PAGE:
Nowadays, technology is changing so quickly that it can be difficult to keep up. Web design, 3D printing, green screens, coding and robotics may sound like key ingredients of the latest sci-fi film, but they are, in fact, an integral part of school curriculums around the world.

Technology has become so essential within the education sector that it is being successfully integrated into everyday teaching methods in all corners of the globe. According to CB Insights data, funding to education technology start-ups jumped to record highs last year, with annual funding up 64% to over $3.1bn, illustrating the high demand for technology in education.

Schools, colleges and universities are meeting the demands of our increasingly digitally-focused world by implementing education technology (edtech) into virtually all of their curriculums. The prediction by the World Economic Forum that the demand for technology skills will grow by 20% by 2025, while new technologies will create more than two million jobs in just under five years’ time, illustrates just how important this is.

Abu Dhabi’s education council has recently initiated a huge push in edtech and introduced Google Computer Science to the curriculum for more than 450,000 students. Ninety schools have also been given 3D printers to use with their students, opening up a whole new world for creative learning and development. Amongst other things, it is hoped that the updated curriculum will help students learn how to create programmes, applications, games and robotics.

In 2014, when I was working as an expat in Cambodia, I had first hand experience of the benefits of edtech and many of the international schools in the country were already teaching children as young as six how to code. At the same time, the United Kingdom introduced the new computer science GCSE, which has coding at its core, while the United States rolled out its ‘Computer Science for All’ programme – an initiative that aims to teach programming skills to every pupil in the US, from nursery to secondary school.

Last month, it was announced that the Micro:bit mini-computer, a circuit board that can be programmed for a variety of creative tasks, including robotics, music and sports activities, is to be sold and used in schools across the world. In mid-October, for example, a 10-week Micro:bit challenge was announced in schools across The Netherlands, during which classes will be set a new challenge each week, such as ‘Build your own electric guitar’. This is a key advancement in education technology as this comes after one million of the coding devices were given away for free to UK-based schoolchildren earlier this year.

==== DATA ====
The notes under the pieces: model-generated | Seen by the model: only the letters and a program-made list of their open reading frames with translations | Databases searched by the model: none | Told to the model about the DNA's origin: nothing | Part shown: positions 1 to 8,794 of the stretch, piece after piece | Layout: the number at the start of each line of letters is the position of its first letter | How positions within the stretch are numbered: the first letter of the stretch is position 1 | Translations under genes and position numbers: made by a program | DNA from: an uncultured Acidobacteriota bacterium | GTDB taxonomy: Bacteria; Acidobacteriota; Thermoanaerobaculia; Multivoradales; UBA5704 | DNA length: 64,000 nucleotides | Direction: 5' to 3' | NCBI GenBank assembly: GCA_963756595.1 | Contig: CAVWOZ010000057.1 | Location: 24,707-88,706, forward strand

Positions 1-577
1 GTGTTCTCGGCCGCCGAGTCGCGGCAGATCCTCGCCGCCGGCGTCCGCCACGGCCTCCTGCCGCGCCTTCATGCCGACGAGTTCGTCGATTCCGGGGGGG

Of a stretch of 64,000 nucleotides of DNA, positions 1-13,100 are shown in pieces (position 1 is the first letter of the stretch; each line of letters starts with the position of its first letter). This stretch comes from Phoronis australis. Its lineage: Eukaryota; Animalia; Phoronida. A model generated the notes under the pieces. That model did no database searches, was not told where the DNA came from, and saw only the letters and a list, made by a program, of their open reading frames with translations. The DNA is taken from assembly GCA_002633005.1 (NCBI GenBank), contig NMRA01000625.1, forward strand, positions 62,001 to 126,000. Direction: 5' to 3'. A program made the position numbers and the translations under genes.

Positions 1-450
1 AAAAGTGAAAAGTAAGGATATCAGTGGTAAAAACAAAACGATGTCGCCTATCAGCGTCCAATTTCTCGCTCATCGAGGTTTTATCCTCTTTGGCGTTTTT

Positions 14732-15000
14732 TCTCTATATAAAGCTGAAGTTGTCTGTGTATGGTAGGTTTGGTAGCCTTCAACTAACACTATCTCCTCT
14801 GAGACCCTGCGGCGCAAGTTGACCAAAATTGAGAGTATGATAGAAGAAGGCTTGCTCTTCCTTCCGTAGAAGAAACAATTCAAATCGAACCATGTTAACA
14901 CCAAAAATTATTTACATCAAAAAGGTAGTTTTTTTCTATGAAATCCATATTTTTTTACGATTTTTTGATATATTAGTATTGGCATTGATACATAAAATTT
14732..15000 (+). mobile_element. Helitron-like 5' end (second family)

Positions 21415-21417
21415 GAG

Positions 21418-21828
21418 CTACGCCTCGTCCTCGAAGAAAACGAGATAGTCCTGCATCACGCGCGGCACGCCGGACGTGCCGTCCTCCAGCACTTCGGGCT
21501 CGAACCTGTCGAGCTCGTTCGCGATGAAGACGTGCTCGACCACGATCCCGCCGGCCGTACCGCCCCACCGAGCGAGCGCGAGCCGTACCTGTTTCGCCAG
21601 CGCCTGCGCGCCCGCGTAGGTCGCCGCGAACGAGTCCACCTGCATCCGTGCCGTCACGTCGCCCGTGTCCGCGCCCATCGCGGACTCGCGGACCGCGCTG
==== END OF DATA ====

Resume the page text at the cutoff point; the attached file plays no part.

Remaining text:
Virtual and augmented reality headsets, artificial intelligence, real time collaborations and wearable technology are amongst the most significant innovations that we are seeing in edtech today and they are already being introduced into many classrooms. For instance, a virtual reality app for biology students, which explores the inner workings of the human body in 3D, is being launched, while artificial intelligence is already playing an important role in learning analytics.

Despite these impressive and innovative tech tools being introduced, it’s important that schools integrate edtech into the learner journey carefully, otherwise children are at risk of the negative health effects of inactivity, combined with the loss of vital social skills needed to develop and succeed in life. One lesson to teach young learners today, is that technology is best used to assist lives as opposed to ruling them.


Expat Essentials | Winters International Schools FinderCarolyn Savage is Head of International Education at Winter’s School Finder. Carolyn is passionate about education and has spent 15 years working with children from all around the world. She is a third culture kid, whose understanding of the changing face of international education runs deep and she’s keen to help parents find the right schools for their children.

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